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Jeremy Pelt: "In my experience, the hottest player on the scene is almost always the most annoying motherfucker on the scene because they know that they're hot." - (DownBeat June 2019).

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2019 Parliamentary Jazz Awards

The voting is open between now and May 31 to enable site visitors to nominate their choices in the various categories of this year's APPJAG awards which can be done here.
BSH was very proud to be nominated and to win the 2018 Media Award and hope we can have your support again this year.

Today Monday May 20

Afternoon

Jazz

Jazz in the Afternoon - Cullercoats Crescent Club, 1 Hudleston, Cullercoats NE30 4QS. Tel: 0191 253 0242. 1:00pm. Free.

Evening

?????

To the best of our knowledge, details of the above events are correct but may be subject to alteration.

Saturday, July 11, 2015

Book Review: Simon Spillett - The Long Shadow of the Little Giant

If anyone was more qualified to write the definitive biography of Tubby Hayes, other than the late Ronnie Scott, then Spillett is that man. 
Spillett, born a year after Tubby died, may seem an unlikely  person to write such a definitive tome on 'The Little Giant" but, having listened to Spillett's own playing, and digesting the time and research that he has put into the project no one could have done it better. If Paul Quinichette had had Simon's literary talents maybe he could have produced a similar work on Lester Young.
Spillett covers just about every aspect of the tenorist's career from womb to tomb. Rightly recording Hayes' triumphs in America and at home - innumerable Melody Maker awards - the author also acknowledges the self destructive moments and the loves that always came second to the music.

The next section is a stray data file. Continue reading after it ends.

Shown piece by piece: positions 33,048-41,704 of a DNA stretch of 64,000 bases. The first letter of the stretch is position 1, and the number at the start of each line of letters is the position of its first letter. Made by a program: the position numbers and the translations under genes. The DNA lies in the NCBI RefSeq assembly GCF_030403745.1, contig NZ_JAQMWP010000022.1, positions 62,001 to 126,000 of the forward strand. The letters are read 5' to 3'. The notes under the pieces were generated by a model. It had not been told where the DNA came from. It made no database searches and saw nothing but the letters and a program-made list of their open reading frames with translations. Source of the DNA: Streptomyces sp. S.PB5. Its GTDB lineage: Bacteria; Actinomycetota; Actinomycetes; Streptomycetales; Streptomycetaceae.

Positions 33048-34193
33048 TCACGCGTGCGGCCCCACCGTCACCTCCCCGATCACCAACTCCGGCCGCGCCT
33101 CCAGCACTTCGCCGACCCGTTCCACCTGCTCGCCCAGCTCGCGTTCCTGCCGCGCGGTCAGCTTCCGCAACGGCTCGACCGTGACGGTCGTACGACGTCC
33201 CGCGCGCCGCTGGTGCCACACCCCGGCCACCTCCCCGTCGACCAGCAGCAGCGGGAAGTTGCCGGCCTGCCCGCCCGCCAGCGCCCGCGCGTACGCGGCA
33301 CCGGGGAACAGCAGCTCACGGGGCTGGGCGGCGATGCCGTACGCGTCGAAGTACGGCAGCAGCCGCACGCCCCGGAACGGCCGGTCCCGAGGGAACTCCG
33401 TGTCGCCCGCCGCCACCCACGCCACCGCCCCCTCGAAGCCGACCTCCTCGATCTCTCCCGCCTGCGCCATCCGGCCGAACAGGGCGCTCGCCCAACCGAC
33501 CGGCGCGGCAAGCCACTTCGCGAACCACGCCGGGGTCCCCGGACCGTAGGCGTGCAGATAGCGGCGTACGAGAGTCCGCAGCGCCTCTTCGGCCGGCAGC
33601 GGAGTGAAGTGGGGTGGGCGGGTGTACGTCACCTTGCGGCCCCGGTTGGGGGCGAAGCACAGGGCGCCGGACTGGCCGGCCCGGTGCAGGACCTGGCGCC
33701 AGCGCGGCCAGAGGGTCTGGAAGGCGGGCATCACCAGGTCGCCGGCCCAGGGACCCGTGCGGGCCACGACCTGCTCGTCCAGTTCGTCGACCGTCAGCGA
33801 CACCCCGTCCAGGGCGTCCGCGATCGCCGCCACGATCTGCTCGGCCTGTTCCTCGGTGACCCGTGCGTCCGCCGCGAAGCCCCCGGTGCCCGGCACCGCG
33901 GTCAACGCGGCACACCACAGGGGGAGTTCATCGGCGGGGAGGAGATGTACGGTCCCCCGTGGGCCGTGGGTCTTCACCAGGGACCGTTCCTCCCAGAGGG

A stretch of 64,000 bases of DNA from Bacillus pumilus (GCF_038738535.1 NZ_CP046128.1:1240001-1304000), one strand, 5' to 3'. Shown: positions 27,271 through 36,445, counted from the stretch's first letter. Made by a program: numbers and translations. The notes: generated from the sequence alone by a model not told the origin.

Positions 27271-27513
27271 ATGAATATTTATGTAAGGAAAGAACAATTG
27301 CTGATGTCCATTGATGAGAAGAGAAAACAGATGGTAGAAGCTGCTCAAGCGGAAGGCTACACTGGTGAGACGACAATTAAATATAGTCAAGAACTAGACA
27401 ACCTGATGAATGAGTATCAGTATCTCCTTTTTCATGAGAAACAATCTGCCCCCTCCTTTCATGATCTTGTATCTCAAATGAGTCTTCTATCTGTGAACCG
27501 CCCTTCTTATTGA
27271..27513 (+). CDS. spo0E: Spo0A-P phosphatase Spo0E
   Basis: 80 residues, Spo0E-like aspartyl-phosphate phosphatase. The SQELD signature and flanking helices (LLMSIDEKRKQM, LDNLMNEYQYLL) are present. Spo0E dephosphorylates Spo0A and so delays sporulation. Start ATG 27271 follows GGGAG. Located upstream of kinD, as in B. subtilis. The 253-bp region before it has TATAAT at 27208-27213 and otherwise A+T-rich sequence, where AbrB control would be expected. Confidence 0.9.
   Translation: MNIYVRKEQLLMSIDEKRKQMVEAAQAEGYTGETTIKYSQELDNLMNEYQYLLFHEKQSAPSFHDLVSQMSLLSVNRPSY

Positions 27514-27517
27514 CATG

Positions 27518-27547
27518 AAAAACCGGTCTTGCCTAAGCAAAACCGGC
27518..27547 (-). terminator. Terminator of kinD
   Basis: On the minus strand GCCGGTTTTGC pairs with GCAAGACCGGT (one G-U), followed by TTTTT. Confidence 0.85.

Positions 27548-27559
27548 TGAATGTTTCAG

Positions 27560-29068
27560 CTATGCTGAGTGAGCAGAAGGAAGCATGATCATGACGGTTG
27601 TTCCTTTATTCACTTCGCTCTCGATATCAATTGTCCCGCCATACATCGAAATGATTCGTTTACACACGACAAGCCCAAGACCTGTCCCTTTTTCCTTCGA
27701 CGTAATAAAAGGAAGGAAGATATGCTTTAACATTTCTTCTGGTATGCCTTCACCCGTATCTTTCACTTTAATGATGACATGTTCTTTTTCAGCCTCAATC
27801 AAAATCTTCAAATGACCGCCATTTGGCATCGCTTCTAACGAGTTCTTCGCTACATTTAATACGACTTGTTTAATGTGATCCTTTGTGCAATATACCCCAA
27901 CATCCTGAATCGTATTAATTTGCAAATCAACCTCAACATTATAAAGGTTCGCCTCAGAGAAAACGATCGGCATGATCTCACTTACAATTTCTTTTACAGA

The book brings back so many memories - the Flamingo Club on Wardour St where I used to hang out during and after my National Service days when I lived in Edgware - the musicians, the characters. Tony Hall asking the audience if anyone had a Melody Maker so he could tell them who was on the following night!
I'd follow the bands to the pub across the road during intermission, earwigging on conversations that weren't about Ddim7 or Aaug9 but "Yeah, I know her sister" or "What won the last race at Kempton?" or "Who's Arsenal playing Saturday?" etc. Musicians were human!
All this and more is revealed in this the, surely, definitive work on a complex and dedicated musician. A giant living in a world that wasn't big enough for him.
It's not a book to relax on the beach with, at circa 180,000 words - the equivalent number of notes in a Tubbs blast on Cherokee - the tide would have long come in and washed you away. It's true because you simply would not be able to put it down come hell or high water. That is, not if you belong to that generation that recognises Hayes as the UK's greatest ever jazzman.
In Simon Spillett we have a very rare individual - able to evaluate the music at the highest level and also able to convey the day to day stuff, via just about every media reference known, to the reader without loss of pace.
Again, like a Tubbs solo.
Lance.
PS: There's also an excellent discography.
PPS: Marks out of a 100? 99 - 99? Whitley Bay isn't in Yorkshire! Perhaps it should read Whitby!!
Published by Equinox.

1 comment :

Harry Monty said...

Hi Lance,

I agree - what a fantastic effort and a terrific read - I'm reading it a second time to get the full impact. All praise to Simon Spillett for an outstanding biography and history of the period.The acknowledgements reads like a who's who of all the jazz musicians of the period.
Like you, it brought back many happy memories such as nights at the Flamingo, Ronnie's old and new clubs, attending many of the BBC Jazz Club recordings, Jazz 625, the Couriers' concert at the Dominion theatre and the 1958 Jazz Jamboree at the Gaumont State Kilburn which featured not only the Couriers but also the Vic Ash Sextet, the Johnny Dankworth and Ted Heath Orchestras, the Jazz Makers, the Tony Kinsey Quartet and the Chris Barber and Humphrey Lyttleton Bands amongst others.

Happy reading.

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